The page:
Why do people use Foo?You’ve probably seen people using the word foo while writing a computer program. Probably not, but I’ve seen professionals, teachers, my classmates and buddies writing foo in their C, C++ and Java programs. I wondered and asked them why they used that word in their program. And they replied, just as they’ve seen others using it for a test.

Consider the below example of a C program:

// Program to add four determined integers
int foo(int a, int b, int c, int d);
int main() {
int result;
result = foo(12, 15, 24, 61);
int foo(int a, int b, int c, int d) {
return a+b+c+d;

Actually, words like foo, qux, foobar etc. are placeholder names, sometimes called as Meta-syntactic elements which are used just to demonstrate a concept in computer related documentation, regardless of any relationship with the program objective. They have no proper or actual meaning. In simple words, meta-syntactic elements are used just to demonstrate or test a concept or program.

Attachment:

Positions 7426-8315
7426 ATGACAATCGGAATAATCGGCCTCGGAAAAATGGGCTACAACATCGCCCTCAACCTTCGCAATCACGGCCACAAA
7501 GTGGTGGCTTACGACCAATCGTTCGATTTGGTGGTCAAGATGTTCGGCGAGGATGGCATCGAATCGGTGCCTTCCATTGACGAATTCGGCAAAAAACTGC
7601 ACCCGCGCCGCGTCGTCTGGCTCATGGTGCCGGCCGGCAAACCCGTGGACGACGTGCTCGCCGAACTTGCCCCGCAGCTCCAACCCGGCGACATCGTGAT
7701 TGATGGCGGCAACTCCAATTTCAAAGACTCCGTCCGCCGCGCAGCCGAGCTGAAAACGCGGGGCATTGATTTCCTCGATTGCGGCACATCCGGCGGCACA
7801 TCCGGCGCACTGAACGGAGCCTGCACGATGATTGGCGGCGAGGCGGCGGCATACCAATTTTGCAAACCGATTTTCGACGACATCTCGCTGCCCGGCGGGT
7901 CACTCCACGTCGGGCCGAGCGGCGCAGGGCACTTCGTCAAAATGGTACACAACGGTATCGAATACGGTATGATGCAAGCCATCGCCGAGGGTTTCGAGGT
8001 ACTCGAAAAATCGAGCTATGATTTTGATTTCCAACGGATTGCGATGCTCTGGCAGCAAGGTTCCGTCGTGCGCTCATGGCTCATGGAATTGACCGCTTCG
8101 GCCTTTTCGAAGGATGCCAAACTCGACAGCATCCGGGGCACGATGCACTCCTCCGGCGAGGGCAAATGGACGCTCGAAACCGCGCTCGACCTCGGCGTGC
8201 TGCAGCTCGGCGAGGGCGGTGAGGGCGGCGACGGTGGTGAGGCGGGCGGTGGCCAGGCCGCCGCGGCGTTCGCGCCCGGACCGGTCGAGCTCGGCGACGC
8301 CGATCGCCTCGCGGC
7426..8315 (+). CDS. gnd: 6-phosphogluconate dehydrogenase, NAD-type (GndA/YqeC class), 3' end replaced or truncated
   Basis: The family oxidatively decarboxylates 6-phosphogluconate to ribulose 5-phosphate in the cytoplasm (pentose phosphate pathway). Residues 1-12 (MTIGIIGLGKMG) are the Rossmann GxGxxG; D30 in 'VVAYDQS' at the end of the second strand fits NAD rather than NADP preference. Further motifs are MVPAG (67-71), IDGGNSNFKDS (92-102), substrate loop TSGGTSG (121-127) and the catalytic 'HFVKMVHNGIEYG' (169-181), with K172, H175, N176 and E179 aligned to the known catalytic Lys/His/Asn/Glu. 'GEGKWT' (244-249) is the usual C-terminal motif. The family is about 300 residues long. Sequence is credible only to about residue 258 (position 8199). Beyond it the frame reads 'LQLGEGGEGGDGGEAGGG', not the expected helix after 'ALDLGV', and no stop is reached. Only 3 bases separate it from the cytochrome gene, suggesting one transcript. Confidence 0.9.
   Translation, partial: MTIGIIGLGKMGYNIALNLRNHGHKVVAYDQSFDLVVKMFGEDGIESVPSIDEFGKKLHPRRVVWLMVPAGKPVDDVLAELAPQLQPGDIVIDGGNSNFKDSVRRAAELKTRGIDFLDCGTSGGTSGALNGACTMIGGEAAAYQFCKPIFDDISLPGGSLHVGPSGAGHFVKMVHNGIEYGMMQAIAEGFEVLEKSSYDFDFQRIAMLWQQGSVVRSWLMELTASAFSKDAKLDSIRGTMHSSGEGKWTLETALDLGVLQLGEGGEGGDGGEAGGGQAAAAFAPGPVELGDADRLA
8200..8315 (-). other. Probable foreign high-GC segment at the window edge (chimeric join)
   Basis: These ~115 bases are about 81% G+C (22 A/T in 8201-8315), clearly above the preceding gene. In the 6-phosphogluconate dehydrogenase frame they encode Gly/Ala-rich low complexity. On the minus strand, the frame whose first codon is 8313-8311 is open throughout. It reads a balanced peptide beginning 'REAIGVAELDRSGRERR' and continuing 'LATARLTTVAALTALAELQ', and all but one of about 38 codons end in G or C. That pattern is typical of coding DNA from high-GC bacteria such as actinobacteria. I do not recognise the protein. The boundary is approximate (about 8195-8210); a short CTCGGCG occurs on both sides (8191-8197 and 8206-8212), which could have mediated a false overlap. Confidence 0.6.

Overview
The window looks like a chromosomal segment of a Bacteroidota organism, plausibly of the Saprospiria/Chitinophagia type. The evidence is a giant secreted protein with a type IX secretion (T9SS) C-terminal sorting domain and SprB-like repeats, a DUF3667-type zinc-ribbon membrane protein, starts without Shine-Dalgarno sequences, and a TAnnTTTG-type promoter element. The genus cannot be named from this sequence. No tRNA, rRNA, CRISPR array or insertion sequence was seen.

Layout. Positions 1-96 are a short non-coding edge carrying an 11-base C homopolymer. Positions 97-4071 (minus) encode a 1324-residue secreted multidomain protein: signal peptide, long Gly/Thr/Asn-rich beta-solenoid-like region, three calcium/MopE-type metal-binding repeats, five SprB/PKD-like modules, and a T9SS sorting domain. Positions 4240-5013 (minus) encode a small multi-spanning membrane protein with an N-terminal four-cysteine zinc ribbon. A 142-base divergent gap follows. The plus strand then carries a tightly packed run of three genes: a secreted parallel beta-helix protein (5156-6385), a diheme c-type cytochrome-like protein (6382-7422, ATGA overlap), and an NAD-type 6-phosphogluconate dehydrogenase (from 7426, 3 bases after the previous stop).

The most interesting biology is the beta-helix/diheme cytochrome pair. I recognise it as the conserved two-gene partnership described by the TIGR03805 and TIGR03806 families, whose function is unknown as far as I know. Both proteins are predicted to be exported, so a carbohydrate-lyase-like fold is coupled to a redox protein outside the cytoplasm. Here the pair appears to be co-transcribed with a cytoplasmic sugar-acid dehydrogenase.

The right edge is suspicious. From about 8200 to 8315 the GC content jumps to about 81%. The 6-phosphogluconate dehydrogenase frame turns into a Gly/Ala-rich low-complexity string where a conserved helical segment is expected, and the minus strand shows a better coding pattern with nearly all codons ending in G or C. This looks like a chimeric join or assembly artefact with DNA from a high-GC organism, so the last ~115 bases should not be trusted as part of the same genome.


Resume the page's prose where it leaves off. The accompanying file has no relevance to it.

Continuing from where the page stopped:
As available on Wikipedia.Org:

In computer science, programmers use metasyntactic variables to describe a placeholder name or an alias term commonly used to denote the subject matter under discussion or an arbitrary member of a class of things under discussion. The use of a metasyntactic variable is helpful in freeing a programmer from creating a logically named variable, which is often useful when creating or teaching examples of an algorithm. The word foo is the principal example.

A “standard list of metasyntactic variables used in syntax examples” often used in the United States is: foo, bar, baz, qux, quux, corge, grault, garply, waldo, fred, plugh, xyzzy, thud. The word foo occurs in over 330 RFCs and bar occurs in over 290. Wibble, wobble, wubble and flob are often used in the UK.

The word foo is the most popular among other meta-syntactic variables used by people. Not only in programming, it has also been used by people for important subjects: just like $foo, the name of Perl programming magazine and Foo Camp, an Annual hacker convention.